My Turn: ‘Bigger than Dobbs’: So many rights at risk

The U.S. Supreme Court in Washington.

The U.S. Supreme Court in Washington. AP PHOTO/MARIAM ZUHAIB

By LOUISE ANTONY and ANN FERGUSON

Published: 06-16-2024 8:12 PM

 

June 24 will be the second anniversary of the Supreme Court’s earthshaking decision in Dobbs v. Jackson Women’s Health Organization, which eliminated the constitutional right to abortion, established in the 1973 Roe v. Wade decision. Reversing nearly five decades of precedent supporting Roe, six Republican-appointed justices appealed to “history and tradition” to argue that there was no constitutional basis for securing a woman’s fundamental right to bodily autonomy.

This was, according to the Center for Reproductive Rights, the first time in history that the court “eliminated a right grounded in personal liberty.” Of course the Constitution was written at a time when Black persons were enslaved and most women were virtually the property of their husbands, so “history and tradition” takes no account of the basic rights of members of these (and other) groups — one reason why this “principle” is repudiated by most contemporary jurists.

The court’s decision was said to “return to the states” the question of abortion regulation. While this has the veneer of supporting democracy, in practice it puts the health of anyone needing reproductive care at the mercy of state legislatures, too many of which have been rendered grossly unrepresentative by Republican gerrymandering.

According to the Guttmacher Institute, 41 states have enacted some kind of abortion ban, with 14 banning abortion outright. There are racial and class dimensions to this geographical inequity: Black, American Indian and Alaska Native women are more likely than white women to live in states with such bans, and persons with low incomes residing in such states have less ability to travel to states where they can obtain the care they need.

It’s clear that the Dobbs majority justices want to roll back most of the court’s rulings on privacy and personal liberty, particularly in the area of sexuality and gender justice. Justice Clarence Thomas, in his concurring opinion in Dobbs, asserted that the court has a duty to “correct the errors” that established rights to contraception (Griswold v. Connecticut), to homosexual activity (Lawrence v. Texas) and to homosexual marriage (Obergefell v. Hodges).

Justice Samuel Alito, in his majority opinion, chillingly advises us to scale back our expectations of personal freedom: “In interpreting what is meant by the Fourteenth Amendment’s reference to ‘liberty,’ we must guard against the natural human tendency to confuse what the Amendment protects with our own ardent views about the liberty that Americans should enjoy.”

But the crisis facing us now in America is “bigger than Dobbs.” The current attacks on reproductive autonomy are part of an even larger, more general assault on democracy itself. We are already seeing ominous crackdowns on peaceful citizen protest, vital to a healthy democracy, such as attacks on protesters at Standing Rock in North Dakota in 2016, violent actions by state troopers on “Cop City” protesters in Atlanta in 2023, and, close to home at the University of Massachusetts, the recent outrageous police assault on a peaceful encampment protesting the war in Gaza.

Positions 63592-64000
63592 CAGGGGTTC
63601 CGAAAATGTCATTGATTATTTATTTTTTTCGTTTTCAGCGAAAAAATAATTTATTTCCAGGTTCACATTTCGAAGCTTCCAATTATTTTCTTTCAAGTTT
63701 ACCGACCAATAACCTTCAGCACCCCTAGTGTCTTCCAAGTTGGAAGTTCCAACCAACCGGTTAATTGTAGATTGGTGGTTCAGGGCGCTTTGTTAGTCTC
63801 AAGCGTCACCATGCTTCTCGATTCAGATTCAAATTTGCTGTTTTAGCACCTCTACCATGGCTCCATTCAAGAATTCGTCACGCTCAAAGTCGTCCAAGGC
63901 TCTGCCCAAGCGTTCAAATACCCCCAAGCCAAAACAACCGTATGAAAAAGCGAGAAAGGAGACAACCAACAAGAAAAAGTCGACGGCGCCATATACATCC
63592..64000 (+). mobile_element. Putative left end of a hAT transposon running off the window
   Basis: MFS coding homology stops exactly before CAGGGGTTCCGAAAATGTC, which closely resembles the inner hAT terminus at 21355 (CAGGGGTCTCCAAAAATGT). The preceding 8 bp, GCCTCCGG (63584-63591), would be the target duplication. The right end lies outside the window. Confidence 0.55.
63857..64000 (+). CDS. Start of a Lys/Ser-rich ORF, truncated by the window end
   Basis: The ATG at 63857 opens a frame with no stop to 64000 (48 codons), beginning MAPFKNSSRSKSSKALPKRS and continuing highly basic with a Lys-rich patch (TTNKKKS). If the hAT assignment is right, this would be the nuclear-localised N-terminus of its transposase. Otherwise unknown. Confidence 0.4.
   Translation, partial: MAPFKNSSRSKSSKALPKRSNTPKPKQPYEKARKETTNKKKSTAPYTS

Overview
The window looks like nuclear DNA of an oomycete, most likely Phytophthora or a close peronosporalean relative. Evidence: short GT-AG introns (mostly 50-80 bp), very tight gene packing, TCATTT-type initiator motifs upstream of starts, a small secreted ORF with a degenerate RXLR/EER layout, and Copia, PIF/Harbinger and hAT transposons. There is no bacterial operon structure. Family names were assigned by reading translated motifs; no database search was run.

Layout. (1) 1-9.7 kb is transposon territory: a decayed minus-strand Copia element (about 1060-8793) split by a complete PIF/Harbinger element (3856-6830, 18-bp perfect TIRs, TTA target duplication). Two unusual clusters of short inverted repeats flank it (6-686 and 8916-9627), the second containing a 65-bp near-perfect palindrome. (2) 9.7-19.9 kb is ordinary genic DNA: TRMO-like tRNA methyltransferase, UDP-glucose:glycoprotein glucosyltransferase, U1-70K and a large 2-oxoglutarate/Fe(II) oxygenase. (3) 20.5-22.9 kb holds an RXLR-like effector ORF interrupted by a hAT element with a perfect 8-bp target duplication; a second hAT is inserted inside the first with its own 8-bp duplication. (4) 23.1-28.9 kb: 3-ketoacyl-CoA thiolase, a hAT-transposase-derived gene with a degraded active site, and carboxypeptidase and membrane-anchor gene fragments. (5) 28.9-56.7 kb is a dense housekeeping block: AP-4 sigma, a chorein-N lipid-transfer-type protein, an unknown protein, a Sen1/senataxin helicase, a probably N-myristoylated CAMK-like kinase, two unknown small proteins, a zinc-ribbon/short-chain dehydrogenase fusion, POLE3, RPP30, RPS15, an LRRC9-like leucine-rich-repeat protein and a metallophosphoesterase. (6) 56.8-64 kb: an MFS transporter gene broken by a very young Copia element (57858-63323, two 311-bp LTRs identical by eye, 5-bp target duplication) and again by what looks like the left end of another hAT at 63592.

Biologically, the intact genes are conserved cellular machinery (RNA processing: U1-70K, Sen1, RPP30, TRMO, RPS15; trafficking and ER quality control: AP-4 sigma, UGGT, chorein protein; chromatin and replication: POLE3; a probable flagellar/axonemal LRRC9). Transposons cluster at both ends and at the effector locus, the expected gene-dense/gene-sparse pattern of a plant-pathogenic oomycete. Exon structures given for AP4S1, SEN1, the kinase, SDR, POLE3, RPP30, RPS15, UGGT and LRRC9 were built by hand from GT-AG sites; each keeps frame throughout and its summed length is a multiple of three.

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Many other democratic rights are at risk. Should Donald Trump win the 2024 election, his conservative coalition has drafted a plan known as “Project 2025” that details plans to outlaw the expression of progressive opinion not only on issues of sexuality, but on matters of race and diversity.

The plan would dismantle the federal government’s existing administrative departments of health, education, welfare, labor and environmental protection by politicizing appointees and rewriting these departments’ goals. Project 2025 openly seeks to eliminate separation of church and state, pursuing “Christian Nationalist” goals. These include enshrining “fetal personhood” and prioritizing it over the well-being of pregnant persons, rolling back LGBTQ rights and stigmatizing single motherhood.

The rights of workers to organize and unionize will be curtailed, immigrants will be deported and asylum seekers arrested, and educators who speak of “critical race theory” will be disciplined or fired. (New York Times reporter Carlos Lozada has written a detailed analysis of this plan: nytimes.com/2024/02/29/opinion/project-2025-trump-administration.html.)

We are members of a coalition of organizations who want to move forward to challenge the war on women, democracy and humanity. In recognition of the second anniversary of the Dobbs decision, we will be holding a demonstration, “Bigger Than Dobbs” on Sunday, June 23 at noon on the Greenfield Town Common. Many of us will wear white to honor the U.S. suffragists who fought for women’s right to vote, or a green ribbon or sash to stand with the Green Wave feminist movement in Latin America for abortion rights and against violence against women. Please come!

Louise Antony is a professor of philosophy emerita, University of Massachusetts, and Ann Ferguson is a professor of philosophy and women gender sexuality studies, University of Massachusetts. They are members of the Reproductive Justice Task Force of Franklin County Continuing the Political Revolution and live in Leverett.